A to Z of artists Redgrave, William 1903-1986
William Redgrave (1903–1986) was a British sculptor. His major work The Event was mostly destroyed in the 2004 Momart warehouse fire.
William Redgrave was born in Little Ilford, Essex. He worked for the BBC for a time. In World War II he was an air raid warden. With Peter Lanyon he then ran an art school in St Ives; Francis Bacon rented a studio from them and, in 1957, encouraged Redgrave to take up sculpture.[His girlfriend in the 1960s was Jenny Pearson, who was a feature writer for The Times at one stage in her life. In Chelsea she saw him create his major work. This was The Event, a bronze triptych, measuring 56 x 124" overall, weighing a tonne and consisting of 228 figures arranged in 49 different scenes each with a theme, such as flirtation or gang murder. It took the artist three years to make. When it was finished, he said, ""Some great outside thing is happening to these people—something we all fear might be going to happen." The Scottish poet Alan Bold wrote a poem about the work and said the figures were "forced/To face the judgement of a world they represent." The Event was first shown at the Royal Academy in 1966. The Daily Telegraph reviewed it as "the most successful piece of sculpture seen at the Academy for many years."Giacomo Manzù's bronze doors for St Peter's, Rome were cited as a comparison. Sir John Rothenstein, Director of the Tate Gallery also expressed admiration. It was scheduled for installation in the new Kensington and Chelsea Town Hall, but this plan was cancelled because of financial restraints.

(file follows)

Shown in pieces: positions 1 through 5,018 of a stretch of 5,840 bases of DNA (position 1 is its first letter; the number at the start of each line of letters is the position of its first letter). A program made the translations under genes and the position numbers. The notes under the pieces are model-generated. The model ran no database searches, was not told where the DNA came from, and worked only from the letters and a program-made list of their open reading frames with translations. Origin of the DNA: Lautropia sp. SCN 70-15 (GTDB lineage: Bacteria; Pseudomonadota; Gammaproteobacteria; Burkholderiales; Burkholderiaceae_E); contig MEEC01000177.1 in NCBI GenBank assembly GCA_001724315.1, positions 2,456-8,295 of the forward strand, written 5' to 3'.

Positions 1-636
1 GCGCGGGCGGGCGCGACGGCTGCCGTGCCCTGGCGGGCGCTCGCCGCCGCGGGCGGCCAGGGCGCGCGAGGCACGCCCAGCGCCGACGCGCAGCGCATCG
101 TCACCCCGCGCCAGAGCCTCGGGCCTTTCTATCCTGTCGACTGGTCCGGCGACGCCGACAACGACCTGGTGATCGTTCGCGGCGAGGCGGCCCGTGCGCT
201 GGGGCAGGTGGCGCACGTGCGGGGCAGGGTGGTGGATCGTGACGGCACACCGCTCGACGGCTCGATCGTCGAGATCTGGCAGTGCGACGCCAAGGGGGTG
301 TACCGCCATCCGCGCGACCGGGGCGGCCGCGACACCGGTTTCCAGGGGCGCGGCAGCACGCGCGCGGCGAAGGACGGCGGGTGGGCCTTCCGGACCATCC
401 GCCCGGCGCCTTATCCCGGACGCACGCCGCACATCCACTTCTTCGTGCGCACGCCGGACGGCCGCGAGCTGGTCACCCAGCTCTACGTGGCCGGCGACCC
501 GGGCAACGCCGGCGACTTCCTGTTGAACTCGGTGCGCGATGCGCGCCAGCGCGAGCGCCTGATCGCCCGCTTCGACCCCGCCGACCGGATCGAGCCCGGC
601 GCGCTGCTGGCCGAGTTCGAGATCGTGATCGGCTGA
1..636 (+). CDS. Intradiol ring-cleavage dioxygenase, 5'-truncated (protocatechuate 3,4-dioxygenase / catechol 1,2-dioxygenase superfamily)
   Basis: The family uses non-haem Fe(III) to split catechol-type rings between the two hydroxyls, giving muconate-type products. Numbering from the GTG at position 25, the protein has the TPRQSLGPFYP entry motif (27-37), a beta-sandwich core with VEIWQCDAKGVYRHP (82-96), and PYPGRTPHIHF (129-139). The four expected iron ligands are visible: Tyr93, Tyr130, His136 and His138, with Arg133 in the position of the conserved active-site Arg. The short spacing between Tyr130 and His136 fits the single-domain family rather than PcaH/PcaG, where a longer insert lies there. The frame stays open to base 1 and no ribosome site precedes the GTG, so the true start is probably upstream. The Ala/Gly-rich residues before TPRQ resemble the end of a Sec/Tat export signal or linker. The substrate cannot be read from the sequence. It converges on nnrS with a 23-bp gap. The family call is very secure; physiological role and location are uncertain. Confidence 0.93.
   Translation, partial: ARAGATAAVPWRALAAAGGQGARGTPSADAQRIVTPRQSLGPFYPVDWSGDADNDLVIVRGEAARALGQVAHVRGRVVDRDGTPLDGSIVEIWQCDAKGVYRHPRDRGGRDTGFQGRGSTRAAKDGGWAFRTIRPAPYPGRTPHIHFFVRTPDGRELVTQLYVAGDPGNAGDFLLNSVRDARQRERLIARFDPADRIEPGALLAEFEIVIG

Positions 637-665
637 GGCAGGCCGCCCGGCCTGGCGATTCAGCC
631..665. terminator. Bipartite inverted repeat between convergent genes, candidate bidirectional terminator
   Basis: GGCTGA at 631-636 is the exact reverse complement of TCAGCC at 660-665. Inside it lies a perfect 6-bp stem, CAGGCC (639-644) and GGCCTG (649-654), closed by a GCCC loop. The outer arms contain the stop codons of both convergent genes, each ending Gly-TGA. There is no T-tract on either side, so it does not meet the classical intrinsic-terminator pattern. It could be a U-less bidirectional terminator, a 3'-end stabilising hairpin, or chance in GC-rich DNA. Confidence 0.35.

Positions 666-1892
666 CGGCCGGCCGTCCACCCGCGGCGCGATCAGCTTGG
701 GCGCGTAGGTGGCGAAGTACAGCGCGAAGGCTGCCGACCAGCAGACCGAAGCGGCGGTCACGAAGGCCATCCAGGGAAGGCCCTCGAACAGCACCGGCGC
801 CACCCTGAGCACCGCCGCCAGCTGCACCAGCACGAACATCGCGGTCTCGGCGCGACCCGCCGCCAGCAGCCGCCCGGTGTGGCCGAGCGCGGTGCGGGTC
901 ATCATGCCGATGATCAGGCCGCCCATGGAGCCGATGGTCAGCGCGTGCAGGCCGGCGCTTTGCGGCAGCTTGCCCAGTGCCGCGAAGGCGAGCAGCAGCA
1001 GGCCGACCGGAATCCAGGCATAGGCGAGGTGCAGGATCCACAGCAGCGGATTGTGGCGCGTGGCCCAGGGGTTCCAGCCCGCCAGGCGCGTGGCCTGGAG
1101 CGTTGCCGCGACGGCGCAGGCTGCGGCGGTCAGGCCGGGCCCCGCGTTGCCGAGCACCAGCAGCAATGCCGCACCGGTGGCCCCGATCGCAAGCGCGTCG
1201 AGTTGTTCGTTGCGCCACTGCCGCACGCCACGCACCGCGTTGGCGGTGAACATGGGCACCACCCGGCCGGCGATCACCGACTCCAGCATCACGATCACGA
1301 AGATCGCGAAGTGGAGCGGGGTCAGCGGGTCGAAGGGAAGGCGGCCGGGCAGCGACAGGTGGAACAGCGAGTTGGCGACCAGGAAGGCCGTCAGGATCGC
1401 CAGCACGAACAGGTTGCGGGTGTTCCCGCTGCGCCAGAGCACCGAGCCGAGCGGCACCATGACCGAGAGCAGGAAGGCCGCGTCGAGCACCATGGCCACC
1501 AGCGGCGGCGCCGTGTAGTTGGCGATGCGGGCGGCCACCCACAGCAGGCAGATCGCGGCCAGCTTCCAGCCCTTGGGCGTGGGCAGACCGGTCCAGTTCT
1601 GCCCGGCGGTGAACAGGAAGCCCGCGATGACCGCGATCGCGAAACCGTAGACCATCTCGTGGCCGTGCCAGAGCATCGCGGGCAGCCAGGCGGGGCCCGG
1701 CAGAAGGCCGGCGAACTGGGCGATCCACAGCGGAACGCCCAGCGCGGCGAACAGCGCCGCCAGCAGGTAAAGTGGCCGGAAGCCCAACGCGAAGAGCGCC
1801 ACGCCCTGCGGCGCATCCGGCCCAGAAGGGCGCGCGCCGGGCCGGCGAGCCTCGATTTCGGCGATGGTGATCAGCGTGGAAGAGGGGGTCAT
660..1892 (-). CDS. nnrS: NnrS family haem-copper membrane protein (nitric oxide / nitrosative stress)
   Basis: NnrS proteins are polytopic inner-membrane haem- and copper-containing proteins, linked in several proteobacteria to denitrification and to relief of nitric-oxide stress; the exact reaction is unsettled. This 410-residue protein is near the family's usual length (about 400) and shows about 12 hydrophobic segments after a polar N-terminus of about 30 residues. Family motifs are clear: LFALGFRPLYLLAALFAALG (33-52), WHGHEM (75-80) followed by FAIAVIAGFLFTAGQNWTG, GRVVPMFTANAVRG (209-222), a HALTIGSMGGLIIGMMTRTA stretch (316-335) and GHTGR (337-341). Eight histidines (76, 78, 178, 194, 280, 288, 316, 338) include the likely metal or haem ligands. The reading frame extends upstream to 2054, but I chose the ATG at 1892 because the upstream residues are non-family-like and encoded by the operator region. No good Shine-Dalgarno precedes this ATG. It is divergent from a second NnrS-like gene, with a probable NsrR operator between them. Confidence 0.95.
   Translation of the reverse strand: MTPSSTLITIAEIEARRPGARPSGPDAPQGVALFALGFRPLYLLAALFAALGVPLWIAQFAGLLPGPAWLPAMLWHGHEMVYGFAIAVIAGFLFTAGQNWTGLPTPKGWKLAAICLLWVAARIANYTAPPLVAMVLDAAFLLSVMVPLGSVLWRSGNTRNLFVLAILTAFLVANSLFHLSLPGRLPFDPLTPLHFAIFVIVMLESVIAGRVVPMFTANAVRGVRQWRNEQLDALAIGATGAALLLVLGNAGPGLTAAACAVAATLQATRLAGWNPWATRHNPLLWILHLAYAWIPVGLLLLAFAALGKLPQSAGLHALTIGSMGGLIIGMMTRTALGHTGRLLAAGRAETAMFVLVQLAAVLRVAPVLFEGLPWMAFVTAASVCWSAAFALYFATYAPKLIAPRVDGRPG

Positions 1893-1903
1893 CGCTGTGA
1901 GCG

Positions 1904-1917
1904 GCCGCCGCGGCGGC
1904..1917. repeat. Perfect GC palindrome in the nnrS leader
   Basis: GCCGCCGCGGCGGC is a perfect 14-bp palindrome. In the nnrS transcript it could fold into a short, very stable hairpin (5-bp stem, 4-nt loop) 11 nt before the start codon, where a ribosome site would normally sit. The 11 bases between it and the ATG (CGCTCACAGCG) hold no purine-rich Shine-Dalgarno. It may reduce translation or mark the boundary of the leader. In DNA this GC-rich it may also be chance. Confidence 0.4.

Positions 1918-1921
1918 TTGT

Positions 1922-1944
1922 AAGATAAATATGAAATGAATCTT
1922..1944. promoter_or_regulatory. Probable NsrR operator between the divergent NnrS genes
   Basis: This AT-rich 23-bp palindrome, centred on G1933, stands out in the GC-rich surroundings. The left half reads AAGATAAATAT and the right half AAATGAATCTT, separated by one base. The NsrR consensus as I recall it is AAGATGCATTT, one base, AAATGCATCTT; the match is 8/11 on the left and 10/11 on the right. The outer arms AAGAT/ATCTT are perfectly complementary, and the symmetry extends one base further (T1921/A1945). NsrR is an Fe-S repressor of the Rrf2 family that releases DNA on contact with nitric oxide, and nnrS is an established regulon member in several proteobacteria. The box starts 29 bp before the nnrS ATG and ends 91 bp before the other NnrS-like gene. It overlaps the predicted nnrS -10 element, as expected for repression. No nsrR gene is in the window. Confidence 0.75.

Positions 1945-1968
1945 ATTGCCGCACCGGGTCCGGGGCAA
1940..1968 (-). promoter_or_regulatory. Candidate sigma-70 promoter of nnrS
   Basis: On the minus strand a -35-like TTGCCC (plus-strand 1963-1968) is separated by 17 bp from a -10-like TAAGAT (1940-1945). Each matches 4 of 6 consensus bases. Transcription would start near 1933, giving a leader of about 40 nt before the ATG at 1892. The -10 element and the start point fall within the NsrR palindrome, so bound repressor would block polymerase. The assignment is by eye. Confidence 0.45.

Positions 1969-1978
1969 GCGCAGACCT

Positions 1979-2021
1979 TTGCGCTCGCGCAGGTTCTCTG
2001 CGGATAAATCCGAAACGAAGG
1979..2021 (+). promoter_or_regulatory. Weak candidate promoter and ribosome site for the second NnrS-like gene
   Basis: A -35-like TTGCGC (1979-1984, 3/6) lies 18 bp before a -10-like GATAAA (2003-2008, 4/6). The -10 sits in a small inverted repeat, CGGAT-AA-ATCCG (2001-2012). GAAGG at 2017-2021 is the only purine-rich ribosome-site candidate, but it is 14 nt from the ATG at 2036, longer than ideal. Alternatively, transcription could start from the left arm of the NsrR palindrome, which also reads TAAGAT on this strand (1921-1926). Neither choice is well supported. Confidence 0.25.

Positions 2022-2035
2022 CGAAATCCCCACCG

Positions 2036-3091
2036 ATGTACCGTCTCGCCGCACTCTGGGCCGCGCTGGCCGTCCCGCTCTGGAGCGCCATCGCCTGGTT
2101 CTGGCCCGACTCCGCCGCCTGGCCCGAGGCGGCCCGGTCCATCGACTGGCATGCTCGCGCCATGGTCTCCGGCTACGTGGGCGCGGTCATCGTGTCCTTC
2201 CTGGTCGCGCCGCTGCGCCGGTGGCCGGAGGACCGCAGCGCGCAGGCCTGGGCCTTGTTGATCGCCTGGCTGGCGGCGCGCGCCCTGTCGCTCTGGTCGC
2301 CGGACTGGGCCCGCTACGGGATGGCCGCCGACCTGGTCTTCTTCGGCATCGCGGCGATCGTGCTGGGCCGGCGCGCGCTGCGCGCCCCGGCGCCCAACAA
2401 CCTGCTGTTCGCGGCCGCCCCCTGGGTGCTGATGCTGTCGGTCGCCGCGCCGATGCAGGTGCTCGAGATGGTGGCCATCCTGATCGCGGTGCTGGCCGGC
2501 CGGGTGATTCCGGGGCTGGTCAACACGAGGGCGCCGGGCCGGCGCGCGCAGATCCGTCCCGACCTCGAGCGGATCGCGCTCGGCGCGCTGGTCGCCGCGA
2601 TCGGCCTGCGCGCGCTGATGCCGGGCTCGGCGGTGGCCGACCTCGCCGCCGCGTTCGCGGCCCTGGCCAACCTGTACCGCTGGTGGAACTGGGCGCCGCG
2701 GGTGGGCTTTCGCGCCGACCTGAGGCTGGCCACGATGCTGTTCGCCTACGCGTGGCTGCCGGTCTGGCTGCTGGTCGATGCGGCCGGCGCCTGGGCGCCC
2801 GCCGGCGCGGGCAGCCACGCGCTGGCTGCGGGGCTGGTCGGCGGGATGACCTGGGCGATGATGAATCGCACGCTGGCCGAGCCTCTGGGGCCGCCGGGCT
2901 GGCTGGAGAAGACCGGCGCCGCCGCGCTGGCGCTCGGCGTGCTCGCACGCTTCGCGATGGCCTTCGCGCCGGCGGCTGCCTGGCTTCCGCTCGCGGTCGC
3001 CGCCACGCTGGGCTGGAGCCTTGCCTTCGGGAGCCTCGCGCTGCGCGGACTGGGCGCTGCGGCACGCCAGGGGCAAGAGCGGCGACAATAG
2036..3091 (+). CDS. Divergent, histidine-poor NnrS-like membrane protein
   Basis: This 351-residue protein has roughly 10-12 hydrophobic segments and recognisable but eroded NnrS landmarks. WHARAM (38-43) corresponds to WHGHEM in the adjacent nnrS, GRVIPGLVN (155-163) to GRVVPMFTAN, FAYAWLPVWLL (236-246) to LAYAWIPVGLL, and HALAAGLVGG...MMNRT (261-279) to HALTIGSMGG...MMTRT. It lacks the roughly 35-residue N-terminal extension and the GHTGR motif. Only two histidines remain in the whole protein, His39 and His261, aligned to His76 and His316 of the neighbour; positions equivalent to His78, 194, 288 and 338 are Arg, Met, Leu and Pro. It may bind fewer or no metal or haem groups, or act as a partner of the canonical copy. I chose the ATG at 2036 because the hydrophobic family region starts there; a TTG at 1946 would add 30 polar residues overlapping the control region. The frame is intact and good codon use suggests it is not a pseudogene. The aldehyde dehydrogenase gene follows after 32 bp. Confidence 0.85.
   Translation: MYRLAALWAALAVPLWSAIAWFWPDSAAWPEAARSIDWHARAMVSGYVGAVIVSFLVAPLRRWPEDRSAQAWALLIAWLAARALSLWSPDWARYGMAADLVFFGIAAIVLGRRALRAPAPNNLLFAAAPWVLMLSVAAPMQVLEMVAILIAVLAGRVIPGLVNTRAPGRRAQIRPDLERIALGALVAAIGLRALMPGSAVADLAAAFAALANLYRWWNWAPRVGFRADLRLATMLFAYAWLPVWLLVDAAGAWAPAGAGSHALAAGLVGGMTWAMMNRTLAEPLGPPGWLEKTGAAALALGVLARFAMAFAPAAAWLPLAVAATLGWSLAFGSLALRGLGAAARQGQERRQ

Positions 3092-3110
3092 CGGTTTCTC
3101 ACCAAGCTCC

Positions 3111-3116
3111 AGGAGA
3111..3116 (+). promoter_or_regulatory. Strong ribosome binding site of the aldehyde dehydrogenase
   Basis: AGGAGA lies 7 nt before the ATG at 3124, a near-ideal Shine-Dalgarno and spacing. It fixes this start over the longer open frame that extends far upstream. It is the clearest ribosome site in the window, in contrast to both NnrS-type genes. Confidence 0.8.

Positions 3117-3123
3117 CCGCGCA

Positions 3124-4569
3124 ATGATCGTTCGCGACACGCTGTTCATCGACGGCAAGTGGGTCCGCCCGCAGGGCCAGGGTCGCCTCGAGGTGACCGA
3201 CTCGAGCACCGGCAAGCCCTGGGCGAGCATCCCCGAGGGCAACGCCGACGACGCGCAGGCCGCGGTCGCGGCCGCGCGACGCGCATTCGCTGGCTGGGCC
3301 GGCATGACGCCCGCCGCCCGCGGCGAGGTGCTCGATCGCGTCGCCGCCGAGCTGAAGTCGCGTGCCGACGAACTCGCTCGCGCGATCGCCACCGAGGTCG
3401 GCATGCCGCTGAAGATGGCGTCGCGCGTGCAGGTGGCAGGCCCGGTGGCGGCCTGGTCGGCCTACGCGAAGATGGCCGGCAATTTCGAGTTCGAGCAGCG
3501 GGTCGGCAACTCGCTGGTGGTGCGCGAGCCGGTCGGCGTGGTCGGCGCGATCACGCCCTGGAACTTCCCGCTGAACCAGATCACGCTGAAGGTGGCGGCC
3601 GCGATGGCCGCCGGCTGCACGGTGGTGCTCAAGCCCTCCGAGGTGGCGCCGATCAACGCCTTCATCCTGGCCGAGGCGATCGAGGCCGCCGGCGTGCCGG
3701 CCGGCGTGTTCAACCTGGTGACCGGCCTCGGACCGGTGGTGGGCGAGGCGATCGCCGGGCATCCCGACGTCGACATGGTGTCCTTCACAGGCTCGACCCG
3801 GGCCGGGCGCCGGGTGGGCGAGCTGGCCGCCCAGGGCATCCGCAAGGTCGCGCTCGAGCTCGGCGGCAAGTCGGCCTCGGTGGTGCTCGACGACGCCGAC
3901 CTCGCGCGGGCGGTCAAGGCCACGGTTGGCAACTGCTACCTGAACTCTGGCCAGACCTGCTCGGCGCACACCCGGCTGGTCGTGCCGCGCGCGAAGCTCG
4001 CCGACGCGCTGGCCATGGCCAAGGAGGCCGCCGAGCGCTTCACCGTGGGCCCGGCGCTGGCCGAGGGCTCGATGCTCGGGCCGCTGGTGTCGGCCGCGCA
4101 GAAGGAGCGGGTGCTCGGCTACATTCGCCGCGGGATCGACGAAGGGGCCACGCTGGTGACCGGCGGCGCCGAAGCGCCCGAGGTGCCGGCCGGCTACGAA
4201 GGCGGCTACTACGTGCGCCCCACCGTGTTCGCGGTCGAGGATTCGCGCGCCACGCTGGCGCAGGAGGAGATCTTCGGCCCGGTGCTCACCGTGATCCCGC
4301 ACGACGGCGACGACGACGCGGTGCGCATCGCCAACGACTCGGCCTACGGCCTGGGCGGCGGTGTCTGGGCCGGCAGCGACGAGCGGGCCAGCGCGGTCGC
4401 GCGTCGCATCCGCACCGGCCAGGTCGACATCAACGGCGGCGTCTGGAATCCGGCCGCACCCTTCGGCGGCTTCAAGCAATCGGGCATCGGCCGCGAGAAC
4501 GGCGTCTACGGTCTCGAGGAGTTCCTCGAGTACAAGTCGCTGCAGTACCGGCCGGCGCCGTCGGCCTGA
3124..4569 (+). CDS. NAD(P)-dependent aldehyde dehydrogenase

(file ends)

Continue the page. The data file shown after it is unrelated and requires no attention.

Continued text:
In the 1970s, Redgrave did portrait heads of a number of noted people, including Henry Cooper, Diana Rigg and Laurence Olivier. The bust of Olivier is now in the Olivier Theatre Foyer, Royal National Theatre in the South Bank complex. The bust of Henry Cooper is in the collection of the National Portrait Gallery in London